Outfielder George Springer and the Toronto Blue Jays are in agreement on a deal, sources familiar with the situation tell ESPN.
Springer is headed to Dunedin for a physical. And if all goes according to plan, Toronto will get the star it’s been looking for all winter.
— Jeff Passan (@JeffPassan) January 20, 2021
Springer, much like many of his former Astros teammates, has been heavily criticized for Houston’s sign-stealing scandal in 2017.
Some fans have labeled him as being ‘overrated’ and question his ability to perform as well when he doesn’t have external help.
‘Overrated’ and ‘underrated’ are very loose terms that fans and media throw around to try and determine whether a player is better or worse than the public perception he has.
But in George Springer’s case, he is far from underrated.
In fact, in any case, some fans underrate him as one of the very best all-around contributors in MLB.
3 Reasons Why George Springer Isn’t Overrated
1. He Is A Well Above-Average Performer Offensively And Defensively
Weighted Runs Created Plus, or wRC+, is one of the best metrics to evaluate offensive performance, and it sets the “average” mark at 100.
Any number below 100 means that the hitter has been below average, and any mark above 100 represents above-average production.
For his career, Springer has a .270/.361/.491 slash line with a 134 wRC+, meaning that he has produced 34% more than the average hitter’s offensive output.
Springer can hit for average and power; and he knows how to take a walk, too.
On top of all that, he is a very good defender at a premium position: center field.
During the 2020 season, he was in the 69th percentile in Outs Above Average and in the 62nd percentile in outfield jump.
He also had +6 Defensive Runs Saved (DRS) in center field during the abbreviated 2020 campaign.
With well above-average sprint speed (82nd percentile in 2020) he is, without a doubt, the complete package.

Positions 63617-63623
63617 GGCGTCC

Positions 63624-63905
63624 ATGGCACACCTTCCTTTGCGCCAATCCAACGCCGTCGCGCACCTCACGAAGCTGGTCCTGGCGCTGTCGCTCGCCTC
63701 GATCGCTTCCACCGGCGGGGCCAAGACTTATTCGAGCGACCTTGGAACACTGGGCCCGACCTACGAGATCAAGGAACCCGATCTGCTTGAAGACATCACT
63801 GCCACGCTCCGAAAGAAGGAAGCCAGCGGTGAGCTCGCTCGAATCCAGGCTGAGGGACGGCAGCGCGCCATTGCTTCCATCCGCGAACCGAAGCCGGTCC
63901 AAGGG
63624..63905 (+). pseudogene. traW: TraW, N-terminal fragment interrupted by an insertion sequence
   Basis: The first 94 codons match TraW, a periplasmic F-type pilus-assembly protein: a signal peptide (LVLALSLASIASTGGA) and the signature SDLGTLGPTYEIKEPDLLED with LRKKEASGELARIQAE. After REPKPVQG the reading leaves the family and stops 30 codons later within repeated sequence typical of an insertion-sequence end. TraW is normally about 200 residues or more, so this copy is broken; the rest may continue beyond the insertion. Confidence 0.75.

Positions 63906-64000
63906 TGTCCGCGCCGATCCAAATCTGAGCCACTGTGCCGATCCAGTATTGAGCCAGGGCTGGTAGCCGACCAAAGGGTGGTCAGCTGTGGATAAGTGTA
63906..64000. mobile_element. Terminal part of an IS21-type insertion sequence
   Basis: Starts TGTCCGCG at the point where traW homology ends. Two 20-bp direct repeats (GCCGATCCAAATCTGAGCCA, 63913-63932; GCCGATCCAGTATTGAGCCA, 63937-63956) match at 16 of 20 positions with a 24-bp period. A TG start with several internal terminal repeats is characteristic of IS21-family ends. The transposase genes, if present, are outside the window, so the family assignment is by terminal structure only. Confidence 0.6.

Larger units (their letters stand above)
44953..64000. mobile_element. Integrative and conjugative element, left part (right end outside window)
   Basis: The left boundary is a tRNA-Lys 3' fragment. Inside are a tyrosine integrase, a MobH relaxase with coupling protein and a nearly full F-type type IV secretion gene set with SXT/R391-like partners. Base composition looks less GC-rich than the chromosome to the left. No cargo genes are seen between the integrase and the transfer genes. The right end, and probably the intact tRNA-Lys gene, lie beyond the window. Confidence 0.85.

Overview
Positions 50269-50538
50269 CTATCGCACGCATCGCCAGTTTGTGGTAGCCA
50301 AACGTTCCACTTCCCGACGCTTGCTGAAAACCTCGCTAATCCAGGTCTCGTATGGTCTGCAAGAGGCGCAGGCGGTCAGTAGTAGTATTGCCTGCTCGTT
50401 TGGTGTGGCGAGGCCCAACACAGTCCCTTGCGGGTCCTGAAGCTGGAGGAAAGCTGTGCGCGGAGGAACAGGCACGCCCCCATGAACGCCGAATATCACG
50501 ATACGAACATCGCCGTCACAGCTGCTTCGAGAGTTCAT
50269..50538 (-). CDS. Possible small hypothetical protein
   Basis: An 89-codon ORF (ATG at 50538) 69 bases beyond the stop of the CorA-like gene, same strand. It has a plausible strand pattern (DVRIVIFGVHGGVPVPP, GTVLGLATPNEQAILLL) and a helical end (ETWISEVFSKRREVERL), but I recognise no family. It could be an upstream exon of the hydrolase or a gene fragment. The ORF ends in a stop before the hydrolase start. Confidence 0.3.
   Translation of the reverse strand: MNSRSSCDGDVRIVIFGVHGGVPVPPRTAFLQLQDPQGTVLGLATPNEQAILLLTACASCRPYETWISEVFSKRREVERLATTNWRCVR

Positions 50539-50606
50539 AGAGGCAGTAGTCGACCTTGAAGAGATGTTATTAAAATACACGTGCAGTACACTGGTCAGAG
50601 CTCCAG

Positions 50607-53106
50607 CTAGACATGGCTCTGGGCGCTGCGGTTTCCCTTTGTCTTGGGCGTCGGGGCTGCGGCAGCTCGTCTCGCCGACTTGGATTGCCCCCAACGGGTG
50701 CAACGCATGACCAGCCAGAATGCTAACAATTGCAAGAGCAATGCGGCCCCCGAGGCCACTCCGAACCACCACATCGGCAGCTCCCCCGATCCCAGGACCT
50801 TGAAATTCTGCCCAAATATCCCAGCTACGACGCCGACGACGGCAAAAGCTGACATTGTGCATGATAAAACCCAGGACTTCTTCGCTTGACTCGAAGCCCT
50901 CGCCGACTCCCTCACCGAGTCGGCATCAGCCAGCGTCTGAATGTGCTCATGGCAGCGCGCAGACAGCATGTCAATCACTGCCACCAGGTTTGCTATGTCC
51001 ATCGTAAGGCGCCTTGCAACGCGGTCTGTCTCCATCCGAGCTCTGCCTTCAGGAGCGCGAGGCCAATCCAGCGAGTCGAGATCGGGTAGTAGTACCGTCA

2. He Has Been A Model Of Consistency
If one navigates through a player’s statistical profile, it’s very common to find a few seasons of subpar performance, even in great players.
There is no such thing as a subpar season when one takes a peek at Springer’s career stats.
In his absolute worst season with the Astros, in 2018, he hit .265/.346/.434 with 22 home runs, 102 runs, 71 RBI and a 119 wRC+.
Lots of players would kill to play that well in one season.
Springer has hit in the regular season, is a playoff hero in Houston, and is an amazingly consistent performer.
3. He Has Performed At An Elite Level After The Sign-Stealing Scandal
It’s OK to be mad at Houston’s hitters after the 2017 sign-stealing scandal, but it’s not fair to assume that they aren’t talented batters.
Springer, specifically, has proven he can perform without any external help.
Let’s evaluate his performance from 2018 to 2020.
Over that timeframe, Springer is 19th in MLB in Wins Above Replacement (WAR) with 11.4.
He is also 14th in wRC+ with 138, 19th in home runs with 75, and 15th in runs scored with 235.
Springer’s best season came in 2019, two years removed from the whole sign-stealing drama.
He was a monster at the plate, slashing .292/.383/.591 with a .400 wOBA, a 157 wRC+, 39 homers, 96 runs, and 96 RBI.
If there were any doubts, he raked in the 2020 short campaign, with a .265/.359/.540, a 146 wRC+ and 14 home runs in just 51 games.
Springer was 11th in expected wOBA – a stat that evaluates a player’s performance based on quality of and amount of contact, not outcomes – during the 2020 season with .387.
All in all, Springer ranks pretty well among center fielders, according to MLB Network:
— MLB Network (@MLBNetwork) January 14, 2021
To sum up, George Springer’s track record of offensive and defensive excellence, plus the fact that he performed before and after the 2017 sign-stealing scheme, make him far from overrated.
In fact, there is a very strong argument that he is one of the most underrated stars in the league.